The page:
According to The Business Times, US-based electric car manufacturer and all-round ambassador of sustainable energy Tesla Motors is planning to make a comeback in Singapore by introducing its cars and charging infrastructure here.
Tesla’s executives have been spotted in town recently to meet up with government representatives, and have also hired recruiting staff in Singapore.
The company is also believed to be undergoing a search for executives who will be working out of its new Central Business District Singapore office.
While they remain rather tight-lipped on the plans, a Tesla spokeswoman told The Business Times: “We believe that Singapore can potentially serve as a beacon city for electric vehicle adoption in South-East Asia – just like what Hong Kong did for the rest of Greater China.”
Tesla’s Previous Roadblocks In Singapore
The announcement of the possibility of Tesla (finally) establishing its presence in Singapore comes as a pleasant surprise, as the company’s history here can only be described to be (pardon the pun) ‘bumpy’.
Earlier in the year, Singapore resident Mr Joe Nguyen was slapped with a hefty $15,000 carbon emissions surcharge for importing a Tesla Model S into Singapore. The Model S is an electric vehicle, and with accordance to LTA’s Carbon Emissions-Based Vehicle Scheme (CEVS) to encourage the use of vehicles with a low emissions footprint, Mr Nguyen was supposed to get $30,000 worth of rebates.
The news was inevitably met with severe backlash, from both fans of electric vehicles and even Tesla’s CEO Elon Musk himself, but LTA came forward to justify the fine, stating that the carbon emissions produced during the charging process, which is linked to the national power grid, was taken into account.
The reasoning was not well taken to, with Mr Jean Rodriguez, Chief of the Information Unit at United Nations Economic Commission for Europe (UNECE), stating that Singapore’s LTA seems to be “the only national regulator to have included power grid emission into the evaluation of electric vehicles’ carbon footprint”.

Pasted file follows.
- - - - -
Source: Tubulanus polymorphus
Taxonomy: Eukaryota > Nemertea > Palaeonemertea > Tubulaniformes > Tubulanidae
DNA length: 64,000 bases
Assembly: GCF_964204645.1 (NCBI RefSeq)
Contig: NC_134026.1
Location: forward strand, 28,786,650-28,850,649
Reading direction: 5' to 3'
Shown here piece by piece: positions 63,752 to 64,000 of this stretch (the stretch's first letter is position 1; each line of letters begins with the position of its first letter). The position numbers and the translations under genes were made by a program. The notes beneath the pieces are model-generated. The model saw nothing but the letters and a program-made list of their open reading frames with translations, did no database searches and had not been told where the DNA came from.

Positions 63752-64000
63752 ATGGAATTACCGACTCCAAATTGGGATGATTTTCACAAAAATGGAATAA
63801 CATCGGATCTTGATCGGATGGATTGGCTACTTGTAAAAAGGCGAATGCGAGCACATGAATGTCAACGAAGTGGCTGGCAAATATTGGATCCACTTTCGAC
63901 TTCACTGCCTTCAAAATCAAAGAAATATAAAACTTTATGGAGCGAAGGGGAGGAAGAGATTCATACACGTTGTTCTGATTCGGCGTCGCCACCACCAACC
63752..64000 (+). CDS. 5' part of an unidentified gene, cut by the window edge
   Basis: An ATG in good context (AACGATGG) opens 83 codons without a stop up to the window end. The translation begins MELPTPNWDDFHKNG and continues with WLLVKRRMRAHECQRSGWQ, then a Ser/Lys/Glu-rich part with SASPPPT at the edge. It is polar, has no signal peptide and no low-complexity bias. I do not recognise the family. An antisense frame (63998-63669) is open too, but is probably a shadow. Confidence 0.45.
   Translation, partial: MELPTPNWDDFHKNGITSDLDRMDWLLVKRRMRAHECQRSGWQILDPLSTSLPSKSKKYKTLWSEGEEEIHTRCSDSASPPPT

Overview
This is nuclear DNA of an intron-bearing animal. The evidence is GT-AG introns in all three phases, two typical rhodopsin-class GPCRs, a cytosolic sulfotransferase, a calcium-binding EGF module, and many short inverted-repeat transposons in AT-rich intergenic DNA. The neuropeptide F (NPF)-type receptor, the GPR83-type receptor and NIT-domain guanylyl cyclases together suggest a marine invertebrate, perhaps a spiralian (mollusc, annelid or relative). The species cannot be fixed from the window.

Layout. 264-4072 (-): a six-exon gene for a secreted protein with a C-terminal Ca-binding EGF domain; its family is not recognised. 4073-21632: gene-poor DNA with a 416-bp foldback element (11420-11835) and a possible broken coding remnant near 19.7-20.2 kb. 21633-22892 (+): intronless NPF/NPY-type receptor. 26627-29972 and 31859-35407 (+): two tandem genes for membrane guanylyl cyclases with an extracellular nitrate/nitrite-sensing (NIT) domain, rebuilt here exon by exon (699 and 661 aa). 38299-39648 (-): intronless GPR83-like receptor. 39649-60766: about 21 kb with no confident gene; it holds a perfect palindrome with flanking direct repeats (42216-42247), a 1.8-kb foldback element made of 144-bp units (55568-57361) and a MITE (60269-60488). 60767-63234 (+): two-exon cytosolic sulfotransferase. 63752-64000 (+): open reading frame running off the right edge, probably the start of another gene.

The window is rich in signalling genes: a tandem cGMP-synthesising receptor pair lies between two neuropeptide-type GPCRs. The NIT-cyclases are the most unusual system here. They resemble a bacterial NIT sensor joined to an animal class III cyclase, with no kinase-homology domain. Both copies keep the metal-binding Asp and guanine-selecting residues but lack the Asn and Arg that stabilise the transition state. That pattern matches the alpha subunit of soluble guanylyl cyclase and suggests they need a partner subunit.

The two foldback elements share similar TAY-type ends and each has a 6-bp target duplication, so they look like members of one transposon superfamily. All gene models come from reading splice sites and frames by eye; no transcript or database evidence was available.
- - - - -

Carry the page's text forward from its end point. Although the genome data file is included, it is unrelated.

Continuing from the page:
To address the issue, LTA promptly issued a statement declaring that it will be looking further into the case, but at the same time reiterating that “[They] cannot make exceptions as it would not be fair to other car owners, and would have an impact on [their] environment-related policies”.
S’pore’s Move Towards ‘Car-Lite’ Is Tesla’s Gateway
The Singapore government’s endorsement of the use of electric vehicles (EVs) has become more apparent in recent months, and it was announced on 30 June that an island-wide electric car-sharing programme will be launched by mid 2017.
In collaboration with BlueSG, a subsidiary of Bollore Group, a French investment and industrial holding group, around 1,000 EVs would be deployed around Singapore, and 2,000 charging points would be installed around the island.
The programme is said to be co-funded by the government.
Said Minister of Transport Khaw Boon Wan, “Pollution from vehicles therefore has an especially adverse impact on the quality of our living environment and our health.”
He was quick to add on, though, that albeit more environmentally-friendly, EVs are “not truly emissions-free” – probably a nod towards the Tesla fiasco.
Last month, HDT Singapore Taxi also announced its plans to push out a fleet of electric taxis to Singapore riders from the first week of September.
The service would be running for 8 years, and is also said to serve LTA and the Economic Development Board (EDB)’s plans to “study the viability and potential that electric vehicle business models in Singapore”.
The concept of ‘car-lite’ is also hanging off the lips of many government officials, and with various moves to get Singaporeans to engage in less fuel-guzzling means of transportation, Tesla’s move is more than timely.
Second Time Lucky?
The impending establishment of a Tesla Singapore office comes as the second time the company is entering the Singapore market, with its previous local office back in 2011 being pulled out a mere 6 months later.
This was due to the lacklustre reception of its Roadster model locally, mostly due to the lack of technology to support EVs, and also subsidies and rebates.
However, it does seem like with the Singapore government’s new stance on EVs and the infrastructure set to line our streets, we could be seeing the long overdue rise of Tesla’s presence locally.
If you want to work under Tesla’s rockstar honcho Elon Musk though, the process might not be that straightforward.
A check on the career portal on Tesla’s website at time of writing doesn’t seem to be indicative of any open positions available in Singapore, but from what we’re guessing, we’d be getting well-acquainted with the company very soon.
For those of you who would rather just enjoy the fruits of Tesla’s employee’s labour, the new Tesla Model 3 (set to be delivered by the end of next year) is available for pre-order for Singapore residents on its website.
This is reported to be the first time Tesla is taking orders from Singapore, with the country being the only South-East Asian market that the Model 3 will be shipped to.
The future is electric for Singapore, and I personally can’t wait to see Tesla be part of it.
Feature Image Credit: forbes.com